Osteoporosis : How To Detect
Dr Nachiket Kulkarni
Osteoporosis is a disease characterized by low bone mass and thinning and decreased strength of bone tissue, leading to enhanced bone fragility and consequent increase in fracture risk. It is a silent disease, reflected only in a low bone density, till a fracture occurs. Much in the manner that asymptomatic conditions such as hypertension and dyslipidaemia predispose to stroke and myocardial infarction, respectively, a low bone density (reflecting poor bone health) predisposes to osteoporotic fractures.
Measuring bone mineral density (BMD) is a tricky business. Prior to invention of modern gadgets osteoporosis was diagnosed based on occurrence of a fragility fracture. This did not give power to detect & prevent early low BMD and its complications. In order to meet this need many modalities were studied. The available ones are as described in the table 1.
Table 1: Methods of Measuring Bone Mineral Density
Of the above mentioned list only DEXA, QCT & USG have commercial availability. All others serve as tools in research.
The variations in interpersonal readings and to make a clinical relevant meaning of the findings of these tests WHO developed a definition for Osteoporosis based on BMD. For this purpose two scores were developed:
1.T Score: The T score compares one patient's BMD with the average peak BMD in healthy young persons of the same gender. It determines the fracture risk.
2.Z Score: The Z score compares one patient's BMD with the mean BMD for persons of the same age and gender. It is particularly useful in elderly patients who may be osteoporotic by the T score but are average for their age by the Z score.
WHO defines osteoporosis as T-score less than minus 2.5 Standard Deviation. These scores are now assessed by the above mentioned modalities to give a meaningful result for clinical decision making. We would now discuss the individual BMD measuring modality.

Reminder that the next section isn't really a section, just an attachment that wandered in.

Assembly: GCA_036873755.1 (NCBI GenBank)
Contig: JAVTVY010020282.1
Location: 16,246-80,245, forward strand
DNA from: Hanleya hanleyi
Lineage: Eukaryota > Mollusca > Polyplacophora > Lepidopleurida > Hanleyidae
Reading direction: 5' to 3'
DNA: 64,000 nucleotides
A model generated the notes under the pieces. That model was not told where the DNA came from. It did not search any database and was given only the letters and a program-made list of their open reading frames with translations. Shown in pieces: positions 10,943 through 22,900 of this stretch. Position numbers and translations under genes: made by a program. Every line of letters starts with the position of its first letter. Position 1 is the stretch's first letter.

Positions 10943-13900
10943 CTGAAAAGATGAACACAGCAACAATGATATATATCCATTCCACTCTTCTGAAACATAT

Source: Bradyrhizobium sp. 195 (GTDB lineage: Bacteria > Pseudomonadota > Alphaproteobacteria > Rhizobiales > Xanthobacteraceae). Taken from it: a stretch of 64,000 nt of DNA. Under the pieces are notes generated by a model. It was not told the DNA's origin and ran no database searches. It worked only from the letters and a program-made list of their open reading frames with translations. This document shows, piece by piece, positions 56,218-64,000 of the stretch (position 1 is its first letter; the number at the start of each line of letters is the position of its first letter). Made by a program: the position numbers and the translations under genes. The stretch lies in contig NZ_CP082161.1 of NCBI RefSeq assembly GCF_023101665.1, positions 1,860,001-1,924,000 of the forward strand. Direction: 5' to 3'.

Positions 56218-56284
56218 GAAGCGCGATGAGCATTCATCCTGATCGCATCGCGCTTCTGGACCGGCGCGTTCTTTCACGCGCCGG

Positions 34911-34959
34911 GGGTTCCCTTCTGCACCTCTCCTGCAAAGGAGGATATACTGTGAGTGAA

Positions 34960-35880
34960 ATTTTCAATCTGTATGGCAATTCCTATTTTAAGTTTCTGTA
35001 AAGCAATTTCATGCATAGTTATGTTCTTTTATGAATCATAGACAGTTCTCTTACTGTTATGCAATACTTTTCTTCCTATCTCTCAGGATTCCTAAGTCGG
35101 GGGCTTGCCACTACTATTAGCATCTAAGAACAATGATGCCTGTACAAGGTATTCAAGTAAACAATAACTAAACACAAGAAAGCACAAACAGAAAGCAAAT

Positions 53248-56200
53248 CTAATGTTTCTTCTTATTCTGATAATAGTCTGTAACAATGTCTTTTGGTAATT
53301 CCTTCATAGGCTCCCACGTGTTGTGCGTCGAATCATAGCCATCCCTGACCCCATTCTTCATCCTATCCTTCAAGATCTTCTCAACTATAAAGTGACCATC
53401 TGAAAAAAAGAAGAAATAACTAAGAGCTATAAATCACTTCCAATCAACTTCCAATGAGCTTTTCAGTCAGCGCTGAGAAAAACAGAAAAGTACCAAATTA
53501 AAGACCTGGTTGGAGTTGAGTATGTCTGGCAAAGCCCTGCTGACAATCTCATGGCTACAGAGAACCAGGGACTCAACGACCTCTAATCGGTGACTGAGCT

Dual-Energy X-ray Absorptiometry (DEXA)
DEXA is the most widely used technique for measuring BMD. The WHO criteria were established largely with DEXA in mind. Measurements can be obtained from any site in the body, but the standard being the lumbar spine, the proximal femur and the distal forearm. The high level of precision of this technique allows not only for diagnosis, but also for monitoring response to therapy. While doing a DEXA Scan no pre procedure preparation is required.
Candidate is expected to lie down on an examination table and special x ray sequences are taken. The radiation exposure though is very minimal as compared to usual X ray examination.
Quantitative Computed Tomography (QCT)
QCT measures the lumbar spine as well as peripheral sites. The results are less likely to be affected by degenerative spinal changes than DEXA scanning. Also, unlike DEXA, QCT allows for selective assessment of both cortical and trabecular bone. Trabecular bone, because of its higher rate of turnover shows metabolic changes earlier. Its ability to enable prediction of spinal fracture, however, is equal to that of DEXA scanning; the cost and level of radiation exposure are higher.
Bone USG can measure BMD and changes in trabecular or cortical architecture. Fracture risk discrimination by ultrasound examination is equivalent to that of DXA, especially for hip fracture. But variability is one of its major negative points. The following tables would show the comparison of these modalities:
Table 2: Comparison of Different Modalities for Assessing Bone Fracture
DEXA = dual-energy x-ray absorptiometry;
QCT = quantitative computed tomography;
USG = ultrasonography.
Early diagnosis of osteoporosis is of great importance because institution of therapy can reduce the morbidity and mortality of osteoporotic fractures. I hope this article helps you in understanding the basics of different modalities for measuring BMD and fracture risk. More importantly to quell any fear of the tests which are simple and non invasive. Best of luck for your BMD check-up.